KJIPUKTUK (Halifax) – Much like last year, Mi’kmaw fishers exercising their treaty rights are once again the victims of vigilante acts by white settlers and harassment by RCMP and the Department of Fisheries and Oceans (DFO).
Earlier this month nine Mi’kmaw fishing boats had their lines cut and were set adrift near Saulnierville, in DIgby County, the scene of so many racist and often violent incidents late last summer.
While these acts of settler vandalism occur Mi’kmaw fishers are reporting DFO hauling their traps and an increased surveyance by police and DFO officers altogether, aiming to intimidate them.
Yesterday, a few days after the start of the treaty fishery, DFO officers even arrested Chief Mike Sack of Sipekne’katik for violating the Fisheries Act.
Meanwhile the provincial government adds to the harassment by continuing to make it illegal for treaty lobsters to be purchased.
The Mi’kmaq people have always had the right to conduct their moderate livelihood fisheries, and these rights have been recognized and protected by a variety of decisions of the Supreme Court.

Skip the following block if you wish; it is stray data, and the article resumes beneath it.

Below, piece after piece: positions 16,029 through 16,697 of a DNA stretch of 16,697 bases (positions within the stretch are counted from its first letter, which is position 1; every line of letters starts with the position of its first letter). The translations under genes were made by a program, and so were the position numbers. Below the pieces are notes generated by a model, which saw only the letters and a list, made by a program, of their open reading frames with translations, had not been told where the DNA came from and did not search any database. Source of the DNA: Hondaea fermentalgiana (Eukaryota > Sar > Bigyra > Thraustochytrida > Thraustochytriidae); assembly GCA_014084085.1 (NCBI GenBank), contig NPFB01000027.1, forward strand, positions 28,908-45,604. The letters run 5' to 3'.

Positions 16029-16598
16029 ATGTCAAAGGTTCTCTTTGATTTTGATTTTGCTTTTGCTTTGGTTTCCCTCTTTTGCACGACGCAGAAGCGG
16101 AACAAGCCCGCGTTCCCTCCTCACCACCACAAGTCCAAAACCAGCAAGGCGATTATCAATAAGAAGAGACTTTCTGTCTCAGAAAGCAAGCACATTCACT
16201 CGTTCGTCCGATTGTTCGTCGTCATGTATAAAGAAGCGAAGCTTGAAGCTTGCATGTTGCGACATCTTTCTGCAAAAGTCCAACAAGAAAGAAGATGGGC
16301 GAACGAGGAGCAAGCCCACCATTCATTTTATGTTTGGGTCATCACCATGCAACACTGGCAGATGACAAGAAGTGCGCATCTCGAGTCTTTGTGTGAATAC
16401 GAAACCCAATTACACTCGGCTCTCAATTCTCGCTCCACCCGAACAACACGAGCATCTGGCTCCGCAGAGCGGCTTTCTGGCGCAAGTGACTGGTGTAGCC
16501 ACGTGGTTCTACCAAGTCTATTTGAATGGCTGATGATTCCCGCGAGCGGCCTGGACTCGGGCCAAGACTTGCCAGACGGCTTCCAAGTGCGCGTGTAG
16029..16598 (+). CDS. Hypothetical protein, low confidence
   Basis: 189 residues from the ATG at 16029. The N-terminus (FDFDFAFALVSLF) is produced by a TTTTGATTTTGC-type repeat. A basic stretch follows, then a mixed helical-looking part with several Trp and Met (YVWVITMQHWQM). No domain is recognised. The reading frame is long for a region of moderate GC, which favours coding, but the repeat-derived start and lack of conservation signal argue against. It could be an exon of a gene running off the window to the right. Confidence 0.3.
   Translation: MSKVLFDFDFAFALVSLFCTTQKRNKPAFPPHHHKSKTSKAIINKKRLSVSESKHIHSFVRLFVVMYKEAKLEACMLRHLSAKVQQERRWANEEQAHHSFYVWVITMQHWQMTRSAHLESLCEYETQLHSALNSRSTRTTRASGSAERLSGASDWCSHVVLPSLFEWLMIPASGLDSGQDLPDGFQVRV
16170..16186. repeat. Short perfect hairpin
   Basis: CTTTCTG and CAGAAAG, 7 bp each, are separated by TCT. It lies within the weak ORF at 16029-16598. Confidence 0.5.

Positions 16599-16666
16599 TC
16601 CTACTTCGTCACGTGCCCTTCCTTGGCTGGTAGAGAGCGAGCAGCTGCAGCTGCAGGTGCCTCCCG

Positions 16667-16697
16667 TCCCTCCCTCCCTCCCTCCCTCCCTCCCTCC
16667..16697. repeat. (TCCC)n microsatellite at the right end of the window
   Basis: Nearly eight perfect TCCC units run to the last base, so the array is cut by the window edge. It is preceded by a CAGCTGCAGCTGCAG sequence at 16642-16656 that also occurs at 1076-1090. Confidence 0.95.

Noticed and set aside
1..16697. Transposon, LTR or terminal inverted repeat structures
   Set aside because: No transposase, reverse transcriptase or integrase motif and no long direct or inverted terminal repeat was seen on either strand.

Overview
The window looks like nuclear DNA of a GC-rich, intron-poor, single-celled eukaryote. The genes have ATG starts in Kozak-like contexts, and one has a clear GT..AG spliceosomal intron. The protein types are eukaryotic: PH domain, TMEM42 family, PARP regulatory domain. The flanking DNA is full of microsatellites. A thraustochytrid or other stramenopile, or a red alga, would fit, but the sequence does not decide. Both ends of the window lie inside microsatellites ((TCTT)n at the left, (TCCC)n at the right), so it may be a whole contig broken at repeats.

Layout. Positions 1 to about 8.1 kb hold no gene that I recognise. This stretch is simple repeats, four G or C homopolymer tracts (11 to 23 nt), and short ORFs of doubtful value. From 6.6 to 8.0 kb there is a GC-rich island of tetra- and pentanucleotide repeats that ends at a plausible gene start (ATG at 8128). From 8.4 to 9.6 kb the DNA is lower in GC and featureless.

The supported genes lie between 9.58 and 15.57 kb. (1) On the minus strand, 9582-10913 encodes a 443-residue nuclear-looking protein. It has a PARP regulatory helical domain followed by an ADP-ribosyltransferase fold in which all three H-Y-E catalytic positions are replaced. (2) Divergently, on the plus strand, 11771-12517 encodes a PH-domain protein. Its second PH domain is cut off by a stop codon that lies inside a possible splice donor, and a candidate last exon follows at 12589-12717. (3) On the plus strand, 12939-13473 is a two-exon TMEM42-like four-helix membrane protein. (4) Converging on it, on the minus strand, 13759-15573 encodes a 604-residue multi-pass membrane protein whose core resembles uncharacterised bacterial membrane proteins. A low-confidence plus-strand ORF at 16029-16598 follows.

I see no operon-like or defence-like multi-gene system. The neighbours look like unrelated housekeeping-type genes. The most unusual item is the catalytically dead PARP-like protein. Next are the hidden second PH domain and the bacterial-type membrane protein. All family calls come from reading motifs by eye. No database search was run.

In these decisions the onus is put on the federal government to prove that regulation is justified for reasons having to do with conservation.
The feds have never even tried to make that case, likely because the Mi’kmaq are doing a fine job regulating themselves, and anyways, their harvest is minuscule compared to what commercial fishers pull in. A concern that soft shell lobsters are being taken has also been found to be unwarranted.
Last year many non-Indigenous Nova Scotians showed their support for the Mi’kmaw fishers. They came out in large numbers to buy treaty lobster, attended rallies, and many came down to the Saulnierville wharf to show their solidarity.
It’s that time again.
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